The District government will try once again Friday to auction some of its surplus real estate, but city officials are making no promises that this sale will be any more successful than the last one.
An attempt to sell 17 surplus tracts in September ended in embarassment when nobody bid on most of the parcels. Instead of the $9.3 million that city officials were counting on to help balance the 1981 budget, the sales totaled $2 million.
This time 10 properties are going on the block, a ragtag real estate portfolio that ranges from the $4 million Georgetown incinerator site to a vacant row house on Capitol Hill.
If all of them are sold for the minimum prices the city is asking, the District's coffers will be enriched by at least $5.59 million.
But city officials--who were so optimistic about the last sale that they counted on the cash to balance the 1981 budget--are being far more cautious this time.
"If we sell one or two, we'll be delighted," said Jean Oliver, director of the city's surplus property office.
"The important thing to remember is that people aren't selling anything right now," he added. "The market stinks. It's hard to tell what will happen."
Potential buyers have lined up to look at the more attractive properties on the city's list, but that doesn't mean they're going to bid, Oliver stressed.
Drawing the most interest is the Georgetown incinerator, a block-square hillside in the midst of Washington's most rapidly developing neighborhood, he said.
Leonard Melrod, a Washington attorney representing clients who considered bidding on the incinerator in September, said he doesn't know if they are still interested. "I have a feeling they're not going to bid," he said.
Melrod said the group he represents made a deposit on the incinerator site the last time, but withdrew from the sale. He said one factor that discouraged the bidders was the city's demand that the land be paid for within 60 days after the sale. It's impossible to put together financing on such a big project that fast in today's market, he explained.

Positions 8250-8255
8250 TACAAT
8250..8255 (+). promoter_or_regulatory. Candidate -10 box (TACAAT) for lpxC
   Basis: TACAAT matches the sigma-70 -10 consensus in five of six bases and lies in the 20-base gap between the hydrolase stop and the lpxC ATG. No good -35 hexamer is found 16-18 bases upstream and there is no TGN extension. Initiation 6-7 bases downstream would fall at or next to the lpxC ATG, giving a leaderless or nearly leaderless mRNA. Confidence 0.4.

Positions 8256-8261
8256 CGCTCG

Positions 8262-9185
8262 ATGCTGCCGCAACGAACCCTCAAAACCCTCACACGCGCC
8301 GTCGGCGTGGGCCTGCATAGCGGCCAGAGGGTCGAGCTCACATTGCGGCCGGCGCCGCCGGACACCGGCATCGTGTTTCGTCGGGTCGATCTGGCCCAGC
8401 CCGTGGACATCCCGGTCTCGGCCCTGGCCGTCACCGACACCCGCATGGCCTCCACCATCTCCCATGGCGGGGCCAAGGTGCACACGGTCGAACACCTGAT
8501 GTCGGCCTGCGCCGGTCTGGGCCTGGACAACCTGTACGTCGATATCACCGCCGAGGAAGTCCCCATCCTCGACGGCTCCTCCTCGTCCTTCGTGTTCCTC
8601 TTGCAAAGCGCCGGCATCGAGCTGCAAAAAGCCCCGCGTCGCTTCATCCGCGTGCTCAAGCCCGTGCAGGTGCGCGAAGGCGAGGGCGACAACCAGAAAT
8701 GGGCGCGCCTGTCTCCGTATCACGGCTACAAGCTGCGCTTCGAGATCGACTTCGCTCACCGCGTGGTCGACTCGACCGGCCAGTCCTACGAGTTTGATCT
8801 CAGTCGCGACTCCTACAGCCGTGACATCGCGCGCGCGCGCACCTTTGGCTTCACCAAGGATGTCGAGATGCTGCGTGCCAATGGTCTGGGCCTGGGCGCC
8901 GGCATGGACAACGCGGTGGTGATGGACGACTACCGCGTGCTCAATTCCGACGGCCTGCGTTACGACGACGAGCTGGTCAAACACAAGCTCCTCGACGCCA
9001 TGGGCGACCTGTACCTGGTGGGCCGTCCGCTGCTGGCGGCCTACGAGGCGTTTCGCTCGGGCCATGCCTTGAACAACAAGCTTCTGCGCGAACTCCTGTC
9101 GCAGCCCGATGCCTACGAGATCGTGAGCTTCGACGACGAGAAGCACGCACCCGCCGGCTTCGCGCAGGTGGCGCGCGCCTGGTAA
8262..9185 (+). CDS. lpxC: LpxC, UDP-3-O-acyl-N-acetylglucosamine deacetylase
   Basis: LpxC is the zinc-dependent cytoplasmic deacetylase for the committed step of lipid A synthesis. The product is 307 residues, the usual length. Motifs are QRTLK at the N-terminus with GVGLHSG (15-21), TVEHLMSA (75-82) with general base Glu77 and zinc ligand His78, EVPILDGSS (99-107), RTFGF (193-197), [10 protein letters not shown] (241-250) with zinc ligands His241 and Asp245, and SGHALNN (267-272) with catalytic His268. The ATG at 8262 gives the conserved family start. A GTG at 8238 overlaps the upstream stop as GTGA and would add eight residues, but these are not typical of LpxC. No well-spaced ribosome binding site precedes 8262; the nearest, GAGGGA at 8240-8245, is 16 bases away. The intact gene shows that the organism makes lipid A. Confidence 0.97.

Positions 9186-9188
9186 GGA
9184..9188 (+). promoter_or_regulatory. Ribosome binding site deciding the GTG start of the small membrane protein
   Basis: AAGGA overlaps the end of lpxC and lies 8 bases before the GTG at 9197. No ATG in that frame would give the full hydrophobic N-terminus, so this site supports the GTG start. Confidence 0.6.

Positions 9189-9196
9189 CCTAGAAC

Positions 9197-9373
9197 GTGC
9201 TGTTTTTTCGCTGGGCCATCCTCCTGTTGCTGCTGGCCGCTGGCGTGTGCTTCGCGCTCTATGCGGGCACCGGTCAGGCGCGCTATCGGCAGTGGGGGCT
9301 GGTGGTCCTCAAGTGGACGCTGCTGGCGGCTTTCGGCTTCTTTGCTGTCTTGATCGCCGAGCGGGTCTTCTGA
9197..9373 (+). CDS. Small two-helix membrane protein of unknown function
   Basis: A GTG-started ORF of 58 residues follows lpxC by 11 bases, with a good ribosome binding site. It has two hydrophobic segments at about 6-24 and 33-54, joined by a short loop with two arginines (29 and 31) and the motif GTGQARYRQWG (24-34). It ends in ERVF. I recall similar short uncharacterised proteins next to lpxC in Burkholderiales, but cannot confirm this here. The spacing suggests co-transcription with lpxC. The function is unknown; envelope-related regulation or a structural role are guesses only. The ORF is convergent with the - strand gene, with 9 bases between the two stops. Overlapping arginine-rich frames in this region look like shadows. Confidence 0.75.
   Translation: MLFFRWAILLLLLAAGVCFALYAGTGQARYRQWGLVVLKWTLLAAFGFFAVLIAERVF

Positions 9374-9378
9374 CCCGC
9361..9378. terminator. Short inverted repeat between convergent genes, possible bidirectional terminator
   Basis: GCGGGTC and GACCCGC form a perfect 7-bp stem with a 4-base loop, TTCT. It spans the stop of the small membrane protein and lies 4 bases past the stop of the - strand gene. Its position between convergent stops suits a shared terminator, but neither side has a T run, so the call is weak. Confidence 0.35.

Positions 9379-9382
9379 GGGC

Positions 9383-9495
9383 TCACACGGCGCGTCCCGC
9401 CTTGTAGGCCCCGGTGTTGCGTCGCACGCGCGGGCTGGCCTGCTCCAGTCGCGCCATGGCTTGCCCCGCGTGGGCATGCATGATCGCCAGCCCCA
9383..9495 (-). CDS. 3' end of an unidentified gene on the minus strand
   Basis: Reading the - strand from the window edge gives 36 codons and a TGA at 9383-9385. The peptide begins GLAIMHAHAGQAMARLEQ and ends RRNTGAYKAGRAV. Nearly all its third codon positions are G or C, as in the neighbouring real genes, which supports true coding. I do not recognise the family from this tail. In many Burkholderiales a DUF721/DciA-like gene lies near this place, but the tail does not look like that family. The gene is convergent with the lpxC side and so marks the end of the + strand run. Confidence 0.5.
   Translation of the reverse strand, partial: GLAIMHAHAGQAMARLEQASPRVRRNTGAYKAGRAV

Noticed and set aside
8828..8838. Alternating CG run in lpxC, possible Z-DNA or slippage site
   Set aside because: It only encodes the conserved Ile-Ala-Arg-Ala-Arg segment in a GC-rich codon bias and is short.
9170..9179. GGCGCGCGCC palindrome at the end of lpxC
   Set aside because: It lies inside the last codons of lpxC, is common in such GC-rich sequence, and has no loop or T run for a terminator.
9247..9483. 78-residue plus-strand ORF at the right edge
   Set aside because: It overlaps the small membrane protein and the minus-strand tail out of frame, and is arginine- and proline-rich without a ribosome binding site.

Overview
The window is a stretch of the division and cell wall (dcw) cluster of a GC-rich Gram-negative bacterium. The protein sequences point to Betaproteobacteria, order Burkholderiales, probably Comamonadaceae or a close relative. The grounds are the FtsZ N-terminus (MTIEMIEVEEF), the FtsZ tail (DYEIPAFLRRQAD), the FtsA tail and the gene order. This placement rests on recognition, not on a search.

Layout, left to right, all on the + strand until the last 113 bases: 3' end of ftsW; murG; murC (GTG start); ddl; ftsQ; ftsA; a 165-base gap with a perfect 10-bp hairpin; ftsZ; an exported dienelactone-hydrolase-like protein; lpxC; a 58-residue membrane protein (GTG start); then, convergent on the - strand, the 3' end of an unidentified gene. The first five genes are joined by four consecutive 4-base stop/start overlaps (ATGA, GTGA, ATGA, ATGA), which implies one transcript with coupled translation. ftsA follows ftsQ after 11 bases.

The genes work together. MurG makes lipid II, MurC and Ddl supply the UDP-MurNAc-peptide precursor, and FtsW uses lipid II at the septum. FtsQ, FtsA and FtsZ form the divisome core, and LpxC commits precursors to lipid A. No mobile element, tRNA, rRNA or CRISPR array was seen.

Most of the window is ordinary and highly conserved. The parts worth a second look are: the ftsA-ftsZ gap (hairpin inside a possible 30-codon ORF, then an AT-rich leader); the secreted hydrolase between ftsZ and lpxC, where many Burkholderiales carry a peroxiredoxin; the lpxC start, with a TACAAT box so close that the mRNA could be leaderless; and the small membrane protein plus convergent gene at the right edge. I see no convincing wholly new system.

High interest rates make financing costly, and the recession adds uncertainty to the prospects for using the land, Melrod noted.
To encourage bidders, the city has changed the rules to give buyers more time to find a mortgage. Instead of 60 days, the city is willing to wait 180 or even 240 days to close the incinerator sale, Oliver pointed out.
While sealed bids were taken on some properties in the prior sale, city officials are holding public auctions on all 10 tracts this time. Five parcels will be auctioned at 2 p.m. Friday in the city council chambers of the District Building, and five more will be sold a week later.
City officials have made public the minimum bid they will accept on the properties to be sold this time, something that was not done for all properties in the previous sale.
The minimum bids start at $30,000 for a vacant house at 403 11th St. NE, and range up to $4 million for the abandoned incinerator. Also to be auctioned Friday are the Morgan school annex at 2428 17th St. NW, with a minimum price of $230,000; vacant land on H Street NE between 2nd and 3rd Streets, minimum $200,000; and a police station at 2301 Martin Luther King Jr. Ave. SE, minimum $40,000.
A week later five more properties go on sale with these minimum bids: Morse School, 440 R St. NW, $130,000; Police Precinct 9, 529 9th St. NE, $140,000; Eckington School, 1615 First St. NE, $180,000; Crummel School, 1900 Gallaudet St. NE, $570,000; and vacant land at South Capitol and M streets SW, $75,000. CAPTION: Picture, Morgan School annex at 2428 17th Street NW is among five properties being auctioned Friday. The minimum bid: $230,000. By Douglas Chevalier -- The Washington Post